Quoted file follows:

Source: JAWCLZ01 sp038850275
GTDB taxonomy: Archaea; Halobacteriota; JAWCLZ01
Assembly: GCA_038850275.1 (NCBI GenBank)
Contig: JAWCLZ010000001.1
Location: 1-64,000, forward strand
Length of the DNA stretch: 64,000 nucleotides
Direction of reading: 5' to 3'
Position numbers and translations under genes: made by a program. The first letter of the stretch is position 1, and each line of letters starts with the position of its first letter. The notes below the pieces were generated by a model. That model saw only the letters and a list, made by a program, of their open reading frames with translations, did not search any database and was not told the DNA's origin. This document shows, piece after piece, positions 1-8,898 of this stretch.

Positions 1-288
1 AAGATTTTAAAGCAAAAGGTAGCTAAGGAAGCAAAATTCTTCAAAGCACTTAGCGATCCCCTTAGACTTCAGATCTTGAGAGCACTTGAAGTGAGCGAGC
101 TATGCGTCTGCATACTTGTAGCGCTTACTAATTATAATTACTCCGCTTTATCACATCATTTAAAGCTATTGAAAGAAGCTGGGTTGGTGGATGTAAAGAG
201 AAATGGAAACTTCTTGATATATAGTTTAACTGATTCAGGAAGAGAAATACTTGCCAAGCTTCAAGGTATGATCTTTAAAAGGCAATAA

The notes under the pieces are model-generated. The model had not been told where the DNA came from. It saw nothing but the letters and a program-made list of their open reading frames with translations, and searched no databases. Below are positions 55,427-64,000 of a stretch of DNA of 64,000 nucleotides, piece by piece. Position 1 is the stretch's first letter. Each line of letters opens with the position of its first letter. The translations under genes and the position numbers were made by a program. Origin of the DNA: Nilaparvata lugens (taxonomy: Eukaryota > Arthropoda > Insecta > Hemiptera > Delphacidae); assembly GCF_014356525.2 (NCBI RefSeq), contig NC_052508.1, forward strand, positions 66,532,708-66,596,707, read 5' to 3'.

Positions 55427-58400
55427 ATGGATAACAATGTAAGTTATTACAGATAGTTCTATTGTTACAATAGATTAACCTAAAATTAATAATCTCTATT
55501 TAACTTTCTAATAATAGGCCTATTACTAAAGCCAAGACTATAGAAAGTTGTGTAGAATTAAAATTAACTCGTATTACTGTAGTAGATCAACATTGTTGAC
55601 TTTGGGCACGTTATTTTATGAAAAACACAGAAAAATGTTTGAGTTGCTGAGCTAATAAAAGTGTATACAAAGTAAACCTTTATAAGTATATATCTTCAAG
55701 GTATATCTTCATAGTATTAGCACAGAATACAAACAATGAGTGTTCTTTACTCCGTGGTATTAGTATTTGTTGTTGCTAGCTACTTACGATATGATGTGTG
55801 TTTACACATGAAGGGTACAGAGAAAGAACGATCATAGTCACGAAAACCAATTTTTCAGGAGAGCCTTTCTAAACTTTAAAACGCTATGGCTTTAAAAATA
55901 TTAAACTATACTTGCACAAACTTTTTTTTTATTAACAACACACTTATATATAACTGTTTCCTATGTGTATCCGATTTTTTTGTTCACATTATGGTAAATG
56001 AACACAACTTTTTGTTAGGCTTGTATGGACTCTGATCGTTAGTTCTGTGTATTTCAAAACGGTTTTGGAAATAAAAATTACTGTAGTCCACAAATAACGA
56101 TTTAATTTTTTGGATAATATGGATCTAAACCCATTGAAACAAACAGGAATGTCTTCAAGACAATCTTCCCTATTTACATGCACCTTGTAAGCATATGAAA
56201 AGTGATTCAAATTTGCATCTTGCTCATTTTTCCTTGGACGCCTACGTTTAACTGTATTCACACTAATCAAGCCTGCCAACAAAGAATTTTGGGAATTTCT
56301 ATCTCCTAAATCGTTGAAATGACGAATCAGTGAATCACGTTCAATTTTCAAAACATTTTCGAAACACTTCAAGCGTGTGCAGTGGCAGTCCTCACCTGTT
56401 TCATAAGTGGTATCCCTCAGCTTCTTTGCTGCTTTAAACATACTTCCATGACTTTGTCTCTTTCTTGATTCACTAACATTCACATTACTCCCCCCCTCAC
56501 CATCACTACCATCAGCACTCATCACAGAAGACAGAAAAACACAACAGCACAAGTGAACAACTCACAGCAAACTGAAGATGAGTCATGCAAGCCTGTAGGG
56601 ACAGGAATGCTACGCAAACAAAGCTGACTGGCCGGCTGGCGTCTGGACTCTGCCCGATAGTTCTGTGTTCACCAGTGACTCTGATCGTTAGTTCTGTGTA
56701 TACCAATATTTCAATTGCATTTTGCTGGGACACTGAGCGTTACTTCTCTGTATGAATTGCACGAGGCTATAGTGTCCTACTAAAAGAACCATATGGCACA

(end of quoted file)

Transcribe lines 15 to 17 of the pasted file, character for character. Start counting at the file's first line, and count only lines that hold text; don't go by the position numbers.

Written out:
55427 ATGGATAACAATGTAAGTTATTACAGATAGTTCTATTGTTACAATAGATTAACCTAAAATTAATAATCTCTATT
55501 TAACTTTCTAATAATAGGCCTATTACTAAAGCCAAGACTATAGAAAGTTGTGTAGAATTAAAATTAACTCGTATTACTGTAGTAGATCAACATTGTTGAC
55601 TTTGGGCACGTTATTTTATGAAAAACACAGAAAAATGTTTGAGTTGCTGAGCTAATAAAAGTGTATACAAAGTAAACCTTTATAAGTATATATCTTCAAG